Bastian Consulting has launched a new ‘Graduate Initiative’ to boost the pipeline of talented supply chain graduate to prospective employers. Stephanie Martinez, Partner at Bastian, tells more.
“There is a perception among those in the younger generation that supply chain isn’t a ‘sexy’ career,” notes Stephanie Martinez, Partner at Bastian Consulting. “Many people stumble into supply chain, and very few people pursue tertiary studies in the area.”
There are various reasons for this, Stephanie says, but the key ones are that graduates are more inclined towards office jobs in data analytics and the tech industry – and although modern supply chain offers such jobs, there remains a misconception that supply chain isn’t a “prestige” career, or that it’s an old-school “hands-on” industry rather than a place where highly-skilled knowledge workers can progress and thrive.
“But the message that we at Bastian wish to communicate to young people is that modern supply chain involves a lot of complex work and actually has exemplary prospects for career growth. Now, more than ever, companies across the world are investing heavily in their supply chain business units – so there are fantastic employment opportunities to seize right now. But, at the moment, the pipeline of talent isn’t delivering enough candidates to meet the new higher levels of investment.”
BASTIAN’S GRADUATE INITIATIVE
To help turn the tide and get more talented youngsters into supply chain, Bastian recently launched ‘The Graduate Initiative’ – a program to support graduates entering the supply chain and tech sector.
“The idea is to give back to the community and inform our network of new entrants into the job market,” Stephanie says. “This is a fee-free initiative to support the talent pipeline shortage – so it’s a win-win for both hiring managers and graduates.”
Once per week, after Bastian assesses a new graduate, the candidate is marketed through Bastian’s Instagram account @bastianconsulting. Hiring managers can access insights on the candidate, and if the profile piques their interest, they can access the candidate’s CV and progress them through their own processes.
“If the hiring manager decides to hire one of these graduates, they’re not charged a recruitment fee.”
Stephanie notes that with companies struggling to find high quality talent, Bastian’s initiative will help companies to think more seriously about their internal hiring processes as well as how to make their internal culture more appealing to prospective candidates.
“Unless a business is consistently training internal people for growth opportunities there will always be a talent gap; and these gaps are significant when individuals with specialised skill-sets with respect to intellectual property (IP) leave the business. Mitigating this risk is essential.”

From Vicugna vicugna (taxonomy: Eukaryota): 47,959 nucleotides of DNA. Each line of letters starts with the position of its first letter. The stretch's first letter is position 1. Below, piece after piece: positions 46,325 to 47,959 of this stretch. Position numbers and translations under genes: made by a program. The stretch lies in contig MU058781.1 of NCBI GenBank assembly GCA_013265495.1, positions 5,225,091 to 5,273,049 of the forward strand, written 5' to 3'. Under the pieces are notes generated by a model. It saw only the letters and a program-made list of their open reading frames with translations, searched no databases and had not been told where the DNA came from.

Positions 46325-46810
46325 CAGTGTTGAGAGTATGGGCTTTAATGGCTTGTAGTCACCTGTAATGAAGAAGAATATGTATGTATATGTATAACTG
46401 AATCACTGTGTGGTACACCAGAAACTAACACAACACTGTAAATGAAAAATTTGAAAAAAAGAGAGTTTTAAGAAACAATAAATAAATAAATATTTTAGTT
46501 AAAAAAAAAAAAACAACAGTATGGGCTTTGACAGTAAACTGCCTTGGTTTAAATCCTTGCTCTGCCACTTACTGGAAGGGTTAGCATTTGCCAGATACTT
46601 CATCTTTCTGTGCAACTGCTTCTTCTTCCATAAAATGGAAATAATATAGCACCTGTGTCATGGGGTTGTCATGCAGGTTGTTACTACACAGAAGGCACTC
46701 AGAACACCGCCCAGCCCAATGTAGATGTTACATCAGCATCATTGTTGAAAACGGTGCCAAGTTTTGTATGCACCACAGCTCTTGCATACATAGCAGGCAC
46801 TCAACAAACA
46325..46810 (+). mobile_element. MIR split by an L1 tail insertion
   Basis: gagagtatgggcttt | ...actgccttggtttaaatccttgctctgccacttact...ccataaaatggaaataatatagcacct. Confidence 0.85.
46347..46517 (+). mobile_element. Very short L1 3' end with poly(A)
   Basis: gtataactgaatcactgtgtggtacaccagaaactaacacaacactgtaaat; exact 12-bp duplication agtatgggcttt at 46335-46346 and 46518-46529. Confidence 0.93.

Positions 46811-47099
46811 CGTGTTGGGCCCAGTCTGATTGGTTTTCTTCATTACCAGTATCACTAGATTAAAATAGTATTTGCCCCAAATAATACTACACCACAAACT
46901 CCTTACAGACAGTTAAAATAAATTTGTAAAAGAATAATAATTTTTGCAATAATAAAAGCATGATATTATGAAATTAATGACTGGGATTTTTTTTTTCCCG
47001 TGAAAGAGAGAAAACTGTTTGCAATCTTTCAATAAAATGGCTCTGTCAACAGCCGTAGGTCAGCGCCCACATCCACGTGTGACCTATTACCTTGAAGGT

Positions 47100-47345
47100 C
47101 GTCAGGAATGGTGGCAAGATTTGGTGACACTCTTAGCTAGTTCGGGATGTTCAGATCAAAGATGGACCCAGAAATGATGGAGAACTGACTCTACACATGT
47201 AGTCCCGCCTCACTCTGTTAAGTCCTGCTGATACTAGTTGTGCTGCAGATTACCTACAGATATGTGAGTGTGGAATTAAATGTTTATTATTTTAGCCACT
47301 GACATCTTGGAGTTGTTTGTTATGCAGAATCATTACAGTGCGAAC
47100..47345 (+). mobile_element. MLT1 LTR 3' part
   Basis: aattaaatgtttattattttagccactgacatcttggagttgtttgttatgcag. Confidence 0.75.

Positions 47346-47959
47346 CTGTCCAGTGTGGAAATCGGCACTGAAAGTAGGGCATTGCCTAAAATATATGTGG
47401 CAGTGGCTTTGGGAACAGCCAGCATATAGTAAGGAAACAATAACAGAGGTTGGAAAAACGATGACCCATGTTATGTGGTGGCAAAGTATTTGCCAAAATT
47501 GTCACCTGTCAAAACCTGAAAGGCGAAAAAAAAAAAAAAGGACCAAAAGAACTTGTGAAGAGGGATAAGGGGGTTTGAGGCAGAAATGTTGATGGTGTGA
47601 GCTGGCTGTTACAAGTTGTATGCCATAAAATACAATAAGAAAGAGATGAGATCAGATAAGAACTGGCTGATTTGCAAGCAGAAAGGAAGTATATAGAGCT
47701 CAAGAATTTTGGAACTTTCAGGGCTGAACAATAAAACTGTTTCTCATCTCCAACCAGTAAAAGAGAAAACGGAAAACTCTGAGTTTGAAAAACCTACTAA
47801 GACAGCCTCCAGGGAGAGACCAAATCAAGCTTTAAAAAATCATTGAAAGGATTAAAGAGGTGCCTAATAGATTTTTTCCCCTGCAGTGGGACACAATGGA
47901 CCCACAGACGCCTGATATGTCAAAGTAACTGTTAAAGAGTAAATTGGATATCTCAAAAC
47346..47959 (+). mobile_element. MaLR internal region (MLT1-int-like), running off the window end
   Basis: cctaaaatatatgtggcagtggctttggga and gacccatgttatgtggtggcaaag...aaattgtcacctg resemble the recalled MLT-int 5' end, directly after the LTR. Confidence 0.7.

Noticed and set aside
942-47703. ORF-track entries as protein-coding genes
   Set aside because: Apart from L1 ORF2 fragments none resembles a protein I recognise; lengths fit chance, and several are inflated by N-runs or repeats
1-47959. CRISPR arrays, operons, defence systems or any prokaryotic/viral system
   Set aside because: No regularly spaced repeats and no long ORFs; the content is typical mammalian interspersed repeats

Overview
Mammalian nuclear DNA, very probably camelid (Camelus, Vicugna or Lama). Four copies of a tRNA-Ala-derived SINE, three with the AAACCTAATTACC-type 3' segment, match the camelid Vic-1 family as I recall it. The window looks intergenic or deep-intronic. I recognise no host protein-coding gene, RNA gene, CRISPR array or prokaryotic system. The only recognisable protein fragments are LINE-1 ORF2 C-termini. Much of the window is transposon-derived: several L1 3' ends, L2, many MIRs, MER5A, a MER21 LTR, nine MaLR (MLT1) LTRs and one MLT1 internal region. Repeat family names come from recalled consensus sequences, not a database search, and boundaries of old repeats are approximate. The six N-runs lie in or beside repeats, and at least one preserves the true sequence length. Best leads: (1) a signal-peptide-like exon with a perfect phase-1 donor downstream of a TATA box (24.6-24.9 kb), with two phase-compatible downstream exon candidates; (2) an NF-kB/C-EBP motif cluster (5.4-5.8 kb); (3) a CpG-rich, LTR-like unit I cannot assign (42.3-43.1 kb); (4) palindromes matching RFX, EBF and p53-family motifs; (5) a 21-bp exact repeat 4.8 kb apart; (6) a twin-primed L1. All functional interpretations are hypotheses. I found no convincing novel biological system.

Getting the talent in the door is one half of the challenge. The other half is keeping it in the company for the long term, Stephanie says.
“Retaining talent has become a major problem since the pandemic because of a shortage of talent that may be attributed to various factors, including higher visa restrictions, less international mobility, the industry growing at a rate faster than new people are getting qualified, and distressed value chains needing more experienced talent,” she says.
This has resulted in more “poaching” of talent from other companies in supply chain or similar industries; as well as unprecedently high wage-offers.
“Recruiters will tell you that in the last six to nine months counter-offers have been on the rise,” Stephanie says. “Just over two years ago the average salary increase was generally around 10 to 15 per cent, but now we’re working with clients to factor in a counter-offer buffer. Companies are now reviewing retention policies and bonuses to ensure talent stays put and accumulated knowledge isn’t lost. There is a real concern in the industry around personnel being poached just six to 12 months into a new role.”
Much talk in the media and among recruiters of the ‘Great Resignation’ – with estimates of roughly a third of employees looking to leave their current employment – has meant that companies are working on internal strategies to mitigate this risk, with some even going as far as to increase current employee salaries across the board.
“Amazon, for example, recently doubled their maximum salary cap from $224,000 to $491,000 just last month,” Stephanie notes.
But beyond sheer salary increases, there needs to be a more proactive strategy for recruiting talent and making employees – current or prospective – aware of the opportunities for advancement.
“Career path-mapping and communications around career growth opportunities are vital. And it’s not just about using typical recruitment platforms – if you want to get in front of young people or talented potential candidates in great numbers, you need to be pushing content across all sorts of online and social media platforms.”
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